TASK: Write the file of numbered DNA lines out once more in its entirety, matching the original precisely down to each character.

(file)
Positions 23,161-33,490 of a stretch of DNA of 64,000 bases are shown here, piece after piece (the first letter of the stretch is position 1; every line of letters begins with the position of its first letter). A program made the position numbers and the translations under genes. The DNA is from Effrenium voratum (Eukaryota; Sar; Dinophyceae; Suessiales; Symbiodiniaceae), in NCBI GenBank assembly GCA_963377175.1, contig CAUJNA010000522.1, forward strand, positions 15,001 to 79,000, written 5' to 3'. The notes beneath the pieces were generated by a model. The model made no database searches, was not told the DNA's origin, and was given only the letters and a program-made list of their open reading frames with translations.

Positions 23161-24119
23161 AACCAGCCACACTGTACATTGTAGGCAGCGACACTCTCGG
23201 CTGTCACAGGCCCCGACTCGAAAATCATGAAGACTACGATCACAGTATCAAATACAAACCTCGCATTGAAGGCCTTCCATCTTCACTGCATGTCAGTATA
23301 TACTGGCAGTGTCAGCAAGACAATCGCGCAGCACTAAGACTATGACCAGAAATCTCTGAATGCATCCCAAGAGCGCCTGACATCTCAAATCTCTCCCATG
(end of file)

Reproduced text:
Positions 23,161-33,490 of a stretch of DNA of 64,000 bases are shown here, piece after piece (the first letter of the stretch is position 1; every line of letters begins with the position of its first letter). A program made the position numbers and the translations under genes. The DNA is from Effrenium voratum (Eukaryota; Sar; Dinophyceae; Suessiales; Symbiodiniaceae), in NCBI GenBank assembly GCA_963377175.1, contig CAUJNA010000522.1, forward strand, positions 15,001 to 79,000, written 5' to 3'. The notes beneath the pieces were generated by a model. The model made no database searches, was not told the DNA's origin, and was given only the letters and a program-made list of their open reading frames with translations.

Positions 23161-24119
23161 AACCAGCCACACTGTACATTGTAGGCAGCGACACTCTCGG
23201 CTGTCACAGGCCCCGACTCGAAAATCATGAAGACTACGATCACAGTATCAAATACAAACCTCGCATTGAAGGCCTTCCATCTTCACTGCATGTCAGTATA
23301 TACTGGCAGTGTCAGCAAGACAATCGCGCAGCACTAAGACTATGACCAGAAATCTCTGAATGCATCCCAAGAGCGCCTGACATCTCAAATCTCTCCCATG